1. The world of work is increasingly global and increasingly collaborative.
  2. People expect to work, learn, socialize, and play whenever and wherever they want to.
  3. The Internet is becoming a global mobile network — and already is at its edges.
  4. The technologies we use are increasingly cloud-based and delivered over utility networks, facilitating the rapid growth of online videos and rich media.
  5. Openness — concepts like open content, open data, and open resources, along with notions of transparency and easy access to data and information — is moving from a trend to a value for much of the world.
  6. Legal notions of ownership and privacy lag behind the practices common in society.
  7. Real challenges of access, efficiency, and scale are redefining what we mean by quality and success.
  8. The Internet is constantly challenging us to rethink learning and education, while refining our notion of literacy.
  9. There is a rise in informal learning as individual needs are redefining schools, universities and training.
  10. Business models across the education ecosystem are changing.


CYL turns 21

The Centre for Youth Literature has come of age this year, reaching the ripe old age of 21.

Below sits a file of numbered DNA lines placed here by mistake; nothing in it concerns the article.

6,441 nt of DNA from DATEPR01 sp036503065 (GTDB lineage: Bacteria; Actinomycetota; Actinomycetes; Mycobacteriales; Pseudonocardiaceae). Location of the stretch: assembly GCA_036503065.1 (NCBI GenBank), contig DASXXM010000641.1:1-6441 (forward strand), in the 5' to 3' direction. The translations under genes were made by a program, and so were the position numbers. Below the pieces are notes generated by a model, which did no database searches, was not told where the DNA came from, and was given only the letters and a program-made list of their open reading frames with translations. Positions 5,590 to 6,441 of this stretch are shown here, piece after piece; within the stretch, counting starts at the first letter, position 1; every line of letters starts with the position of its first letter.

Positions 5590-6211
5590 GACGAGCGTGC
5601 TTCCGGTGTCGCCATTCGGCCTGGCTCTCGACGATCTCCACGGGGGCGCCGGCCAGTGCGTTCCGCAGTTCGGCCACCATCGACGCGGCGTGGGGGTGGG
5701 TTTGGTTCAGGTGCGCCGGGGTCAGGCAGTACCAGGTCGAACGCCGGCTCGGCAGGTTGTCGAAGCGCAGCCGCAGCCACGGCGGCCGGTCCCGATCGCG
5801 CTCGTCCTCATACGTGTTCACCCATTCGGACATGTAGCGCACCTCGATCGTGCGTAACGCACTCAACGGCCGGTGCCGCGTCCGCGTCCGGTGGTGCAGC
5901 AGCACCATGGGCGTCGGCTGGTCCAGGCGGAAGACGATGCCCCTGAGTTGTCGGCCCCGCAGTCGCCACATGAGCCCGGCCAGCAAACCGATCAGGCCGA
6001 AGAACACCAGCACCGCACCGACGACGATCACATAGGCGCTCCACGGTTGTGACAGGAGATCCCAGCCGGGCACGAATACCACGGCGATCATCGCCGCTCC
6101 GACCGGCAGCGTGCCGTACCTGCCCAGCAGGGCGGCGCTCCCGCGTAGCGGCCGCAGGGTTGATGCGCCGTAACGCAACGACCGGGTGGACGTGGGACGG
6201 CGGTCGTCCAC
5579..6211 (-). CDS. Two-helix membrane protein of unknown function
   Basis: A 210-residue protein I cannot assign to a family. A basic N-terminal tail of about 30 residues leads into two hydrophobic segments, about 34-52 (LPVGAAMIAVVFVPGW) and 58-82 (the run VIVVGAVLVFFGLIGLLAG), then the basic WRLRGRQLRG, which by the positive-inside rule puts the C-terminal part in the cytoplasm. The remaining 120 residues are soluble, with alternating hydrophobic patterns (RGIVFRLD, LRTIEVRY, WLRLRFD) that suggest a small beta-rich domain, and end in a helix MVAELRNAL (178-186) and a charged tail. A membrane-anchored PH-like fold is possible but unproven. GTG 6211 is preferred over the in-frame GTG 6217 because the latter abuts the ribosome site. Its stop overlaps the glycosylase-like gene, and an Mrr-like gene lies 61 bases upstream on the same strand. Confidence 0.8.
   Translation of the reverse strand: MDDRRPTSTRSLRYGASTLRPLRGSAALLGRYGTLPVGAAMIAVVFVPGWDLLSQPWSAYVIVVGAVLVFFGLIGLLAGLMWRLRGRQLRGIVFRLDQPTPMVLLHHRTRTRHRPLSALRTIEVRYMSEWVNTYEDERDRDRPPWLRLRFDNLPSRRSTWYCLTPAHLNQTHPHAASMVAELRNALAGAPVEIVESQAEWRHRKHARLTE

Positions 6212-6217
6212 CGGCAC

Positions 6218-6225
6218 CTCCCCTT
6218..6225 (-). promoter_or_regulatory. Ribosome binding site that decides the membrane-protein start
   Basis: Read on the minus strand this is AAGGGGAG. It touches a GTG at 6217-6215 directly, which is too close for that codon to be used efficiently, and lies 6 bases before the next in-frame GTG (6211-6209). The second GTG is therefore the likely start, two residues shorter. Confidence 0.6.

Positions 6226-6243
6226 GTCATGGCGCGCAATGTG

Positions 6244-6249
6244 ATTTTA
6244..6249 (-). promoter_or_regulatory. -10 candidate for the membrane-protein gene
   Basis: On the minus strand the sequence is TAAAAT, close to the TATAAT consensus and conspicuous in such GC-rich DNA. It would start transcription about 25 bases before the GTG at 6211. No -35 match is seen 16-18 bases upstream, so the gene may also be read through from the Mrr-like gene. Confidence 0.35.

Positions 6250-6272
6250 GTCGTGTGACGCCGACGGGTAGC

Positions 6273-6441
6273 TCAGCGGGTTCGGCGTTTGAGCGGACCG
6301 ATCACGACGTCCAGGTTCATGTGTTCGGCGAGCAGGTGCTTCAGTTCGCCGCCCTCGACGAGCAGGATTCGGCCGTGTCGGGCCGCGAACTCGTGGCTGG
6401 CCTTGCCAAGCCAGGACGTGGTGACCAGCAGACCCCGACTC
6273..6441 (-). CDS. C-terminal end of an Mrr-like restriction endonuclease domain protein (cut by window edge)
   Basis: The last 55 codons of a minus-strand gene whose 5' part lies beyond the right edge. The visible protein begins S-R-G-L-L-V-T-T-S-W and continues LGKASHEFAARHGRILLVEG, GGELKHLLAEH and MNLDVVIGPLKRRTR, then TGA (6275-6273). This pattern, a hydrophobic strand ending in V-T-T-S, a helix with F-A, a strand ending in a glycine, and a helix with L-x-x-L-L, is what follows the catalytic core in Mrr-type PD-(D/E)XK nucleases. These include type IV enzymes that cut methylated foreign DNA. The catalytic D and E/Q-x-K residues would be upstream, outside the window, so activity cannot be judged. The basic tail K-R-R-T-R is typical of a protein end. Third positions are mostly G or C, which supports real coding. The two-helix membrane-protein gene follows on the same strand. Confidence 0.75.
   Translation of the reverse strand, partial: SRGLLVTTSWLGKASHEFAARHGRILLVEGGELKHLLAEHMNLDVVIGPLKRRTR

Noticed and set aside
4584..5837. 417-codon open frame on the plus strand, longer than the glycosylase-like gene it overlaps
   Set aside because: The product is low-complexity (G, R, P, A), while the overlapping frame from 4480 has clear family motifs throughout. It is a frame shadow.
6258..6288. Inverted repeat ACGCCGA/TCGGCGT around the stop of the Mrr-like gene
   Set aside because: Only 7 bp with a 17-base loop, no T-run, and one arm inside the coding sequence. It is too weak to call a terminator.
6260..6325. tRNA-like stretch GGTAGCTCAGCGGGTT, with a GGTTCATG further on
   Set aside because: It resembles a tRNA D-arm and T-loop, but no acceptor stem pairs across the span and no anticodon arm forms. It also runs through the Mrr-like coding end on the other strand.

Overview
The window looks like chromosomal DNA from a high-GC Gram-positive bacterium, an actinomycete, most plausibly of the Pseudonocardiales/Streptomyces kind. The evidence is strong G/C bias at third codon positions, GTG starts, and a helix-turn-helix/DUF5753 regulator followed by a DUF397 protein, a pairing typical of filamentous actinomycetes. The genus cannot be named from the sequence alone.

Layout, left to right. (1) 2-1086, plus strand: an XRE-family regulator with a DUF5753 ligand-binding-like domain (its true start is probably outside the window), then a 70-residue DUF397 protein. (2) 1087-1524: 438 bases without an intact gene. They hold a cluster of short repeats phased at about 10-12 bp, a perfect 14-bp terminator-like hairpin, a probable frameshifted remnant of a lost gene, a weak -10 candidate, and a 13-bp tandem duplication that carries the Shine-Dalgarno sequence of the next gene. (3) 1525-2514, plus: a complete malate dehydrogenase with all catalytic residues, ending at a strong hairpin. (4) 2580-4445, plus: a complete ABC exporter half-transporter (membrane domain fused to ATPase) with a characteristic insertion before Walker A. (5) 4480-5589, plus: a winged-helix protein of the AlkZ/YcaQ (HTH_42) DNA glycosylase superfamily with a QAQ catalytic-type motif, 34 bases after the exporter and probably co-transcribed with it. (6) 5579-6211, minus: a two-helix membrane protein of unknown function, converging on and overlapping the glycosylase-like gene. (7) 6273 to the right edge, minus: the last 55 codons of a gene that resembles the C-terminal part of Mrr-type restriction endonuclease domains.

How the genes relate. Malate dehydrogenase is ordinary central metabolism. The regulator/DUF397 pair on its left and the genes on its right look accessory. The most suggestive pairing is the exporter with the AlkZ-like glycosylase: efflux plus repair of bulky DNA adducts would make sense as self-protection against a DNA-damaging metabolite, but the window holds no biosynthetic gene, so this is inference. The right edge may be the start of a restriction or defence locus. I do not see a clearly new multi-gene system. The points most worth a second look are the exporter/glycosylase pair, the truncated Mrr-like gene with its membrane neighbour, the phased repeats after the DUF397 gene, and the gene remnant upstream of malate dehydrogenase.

In celebration, the Centre is hosting two events, one for library professionals and another for students on Tuesday 21st and Wednesday 22nd February respectively.

Authors involved in both days’ events include Melina Marchetta, David Levithan, Michael Pryor, Alison Goodman and Simmone Howell.

For more information, visit the Centre’s blog Read Alert.

Here’s to another year of Bright Ideas

As the year draws to a close we come to the last Bright Ideas post for 2011. It’s been a wonderful year of sharing and collaboration and a big thank you goes out to all of our guest bloggers and contributors who worked with us this year. Thanks especially to Rachel, who did such a fantastic job with the blog early in the year.

Most importantly, thanks to all of our readers who make our community vibrant and exciting. We’ve welcomed many new followers through programs like the VicPLN and the work of SLAV, who do such an amazing job in supporting educators everywhere. The strength of Bright Ideas is the wonderful sense of sharing and community that exists amongst our readers, who constantly inspire us with their willingness to help each other.